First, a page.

Kevin Kim:
I want to dig get into that real quick because we’ve had a lot of these debates. We were just at APL, we recording in October, we just got back from APL. One of the debates that I had with someone there who’s a little bit more experienced but more retail was like, can you explain to me why? Why is it? And everyone’s saying they’re finicky, everyone’s saying they’re so picky. I’m just explain to me why. They told us they love this asset class and my response was cost of capital. It was literally cost of capital. They used to borrow at nothing, now they’re borrowing at four. But that can’t be the end of it. And I’ve never been on Wall Street so I don’t really know the details there. What do you mean when you say finicky capital?

Mark Jury:
Well, forgive my terminology, but shit flows downhill in this industry. So you start with the bond buyers who are the big pension funds or whatever, they can buy rated securities and whatever. So they’re the ones that adjust the quickest. The bond markets adjust the quickest and the bond markets have already taken into account additional interest rate hikes. They’ve already adjusted. So to some degree that market has moved quickly because it just moves more easily with the market.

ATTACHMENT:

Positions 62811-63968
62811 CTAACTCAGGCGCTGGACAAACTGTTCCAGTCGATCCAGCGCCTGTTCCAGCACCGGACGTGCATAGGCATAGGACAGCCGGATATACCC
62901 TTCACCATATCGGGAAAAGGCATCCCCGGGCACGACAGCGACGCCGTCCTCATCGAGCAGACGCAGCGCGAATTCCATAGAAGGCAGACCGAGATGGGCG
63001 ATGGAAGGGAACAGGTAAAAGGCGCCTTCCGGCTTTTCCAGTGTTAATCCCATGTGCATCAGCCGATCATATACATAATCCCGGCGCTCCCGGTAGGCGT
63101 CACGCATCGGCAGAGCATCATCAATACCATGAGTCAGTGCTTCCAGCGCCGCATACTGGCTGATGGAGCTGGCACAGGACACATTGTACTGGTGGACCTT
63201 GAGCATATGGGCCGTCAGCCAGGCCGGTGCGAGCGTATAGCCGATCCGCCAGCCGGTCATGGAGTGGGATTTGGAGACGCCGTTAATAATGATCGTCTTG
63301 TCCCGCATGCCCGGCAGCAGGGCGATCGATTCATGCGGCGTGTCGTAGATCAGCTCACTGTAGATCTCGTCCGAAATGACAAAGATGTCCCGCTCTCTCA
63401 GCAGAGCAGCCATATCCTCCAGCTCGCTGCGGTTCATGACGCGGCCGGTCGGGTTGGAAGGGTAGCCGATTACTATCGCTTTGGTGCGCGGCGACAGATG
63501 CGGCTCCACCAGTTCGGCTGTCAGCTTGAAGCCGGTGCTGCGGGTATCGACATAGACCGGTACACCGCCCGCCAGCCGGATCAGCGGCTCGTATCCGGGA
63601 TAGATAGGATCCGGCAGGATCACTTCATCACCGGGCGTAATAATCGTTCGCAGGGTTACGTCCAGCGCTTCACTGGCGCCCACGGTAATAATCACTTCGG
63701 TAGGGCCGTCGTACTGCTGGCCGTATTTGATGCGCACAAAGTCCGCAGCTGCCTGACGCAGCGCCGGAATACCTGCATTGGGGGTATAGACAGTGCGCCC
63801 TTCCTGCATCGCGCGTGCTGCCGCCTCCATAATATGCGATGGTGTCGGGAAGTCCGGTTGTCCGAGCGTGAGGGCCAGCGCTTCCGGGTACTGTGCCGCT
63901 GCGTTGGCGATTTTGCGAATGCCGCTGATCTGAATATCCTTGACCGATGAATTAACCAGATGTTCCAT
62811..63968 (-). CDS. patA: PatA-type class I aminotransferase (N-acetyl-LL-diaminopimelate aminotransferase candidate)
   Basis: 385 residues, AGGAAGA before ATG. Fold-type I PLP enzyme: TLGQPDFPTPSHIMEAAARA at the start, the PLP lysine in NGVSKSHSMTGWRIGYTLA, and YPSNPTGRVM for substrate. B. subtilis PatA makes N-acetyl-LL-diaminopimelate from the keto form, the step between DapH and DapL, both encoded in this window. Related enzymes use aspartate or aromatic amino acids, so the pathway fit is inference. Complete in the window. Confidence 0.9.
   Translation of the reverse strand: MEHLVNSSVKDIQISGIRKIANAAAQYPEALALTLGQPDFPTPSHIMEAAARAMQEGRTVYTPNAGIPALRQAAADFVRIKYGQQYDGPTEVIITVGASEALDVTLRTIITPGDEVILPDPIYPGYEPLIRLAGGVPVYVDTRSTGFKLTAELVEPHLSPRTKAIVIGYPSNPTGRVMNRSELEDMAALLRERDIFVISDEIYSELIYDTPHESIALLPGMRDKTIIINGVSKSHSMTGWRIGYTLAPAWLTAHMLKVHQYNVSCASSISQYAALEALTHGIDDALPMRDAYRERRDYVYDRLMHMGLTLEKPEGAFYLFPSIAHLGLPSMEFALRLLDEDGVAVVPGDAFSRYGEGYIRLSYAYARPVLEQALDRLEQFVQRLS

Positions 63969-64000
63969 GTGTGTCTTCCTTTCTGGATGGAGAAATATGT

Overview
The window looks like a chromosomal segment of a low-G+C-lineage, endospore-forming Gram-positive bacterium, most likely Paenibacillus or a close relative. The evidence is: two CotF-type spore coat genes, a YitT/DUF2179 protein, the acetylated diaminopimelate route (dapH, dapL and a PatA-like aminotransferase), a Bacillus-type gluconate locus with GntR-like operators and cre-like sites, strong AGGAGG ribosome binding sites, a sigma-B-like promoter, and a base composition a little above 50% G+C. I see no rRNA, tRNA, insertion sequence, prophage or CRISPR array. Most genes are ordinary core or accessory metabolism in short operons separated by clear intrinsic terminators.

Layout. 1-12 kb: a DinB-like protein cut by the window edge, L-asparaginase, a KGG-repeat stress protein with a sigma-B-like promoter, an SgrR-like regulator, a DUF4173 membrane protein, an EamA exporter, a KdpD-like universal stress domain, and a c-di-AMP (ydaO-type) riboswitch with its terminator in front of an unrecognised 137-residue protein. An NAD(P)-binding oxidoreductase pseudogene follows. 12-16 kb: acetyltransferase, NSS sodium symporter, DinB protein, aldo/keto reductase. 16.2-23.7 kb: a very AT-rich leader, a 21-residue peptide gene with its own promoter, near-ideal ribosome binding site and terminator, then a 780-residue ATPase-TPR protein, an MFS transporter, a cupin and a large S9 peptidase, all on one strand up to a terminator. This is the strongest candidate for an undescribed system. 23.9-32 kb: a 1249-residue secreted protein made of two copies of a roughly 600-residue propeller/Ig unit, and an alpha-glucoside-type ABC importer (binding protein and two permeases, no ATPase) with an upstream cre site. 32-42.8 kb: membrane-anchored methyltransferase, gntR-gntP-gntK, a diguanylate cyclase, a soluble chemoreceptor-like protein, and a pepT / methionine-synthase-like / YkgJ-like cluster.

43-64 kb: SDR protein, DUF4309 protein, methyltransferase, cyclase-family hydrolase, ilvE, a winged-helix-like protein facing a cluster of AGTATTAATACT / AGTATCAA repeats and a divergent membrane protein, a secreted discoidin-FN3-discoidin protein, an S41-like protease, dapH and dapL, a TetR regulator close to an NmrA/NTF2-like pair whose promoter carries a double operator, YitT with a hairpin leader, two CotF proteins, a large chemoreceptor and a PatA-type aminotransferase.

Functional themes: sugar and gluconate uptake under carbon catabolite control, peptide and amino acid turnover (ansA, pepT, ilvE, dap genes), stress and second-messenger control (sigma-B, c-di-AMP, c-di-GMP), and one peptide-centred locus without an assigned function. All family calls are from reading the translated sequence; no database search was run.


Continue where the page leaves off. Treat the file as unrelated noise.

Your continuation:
Kevin Kim:
The adjustment’s quickly, yeah.

Mark Jury:
And so then that trickles down to the aggregators that depend on that for their liquidation. And so their cost of capital has gone up because the bonds have already adjusted. So they now have to pass that down, pass the buck down to the loans that they’re acquiring, and the lenders. And so then the lenders are looking at it and they’re saying, “Wait a second, why is my box changing?” Well the reason your box is changing is because the guys that you’re selling to relying on the bond market and the bond market changed.


And so the same thing, there’s this whole conversation about do you train your lenders to pass things through to your borrowers? And I don’t like the idea of training somebody, that sounds a little insulting. But again, the cost has to go all the way down. And it’s hard for lenders to talk to their best borrowers and say, “Hey, the market’s really adjusted. I have to increase your rates.” But that’s the story. You’re either doing that or you’re losing margin on your lending business.

Kevin Kim: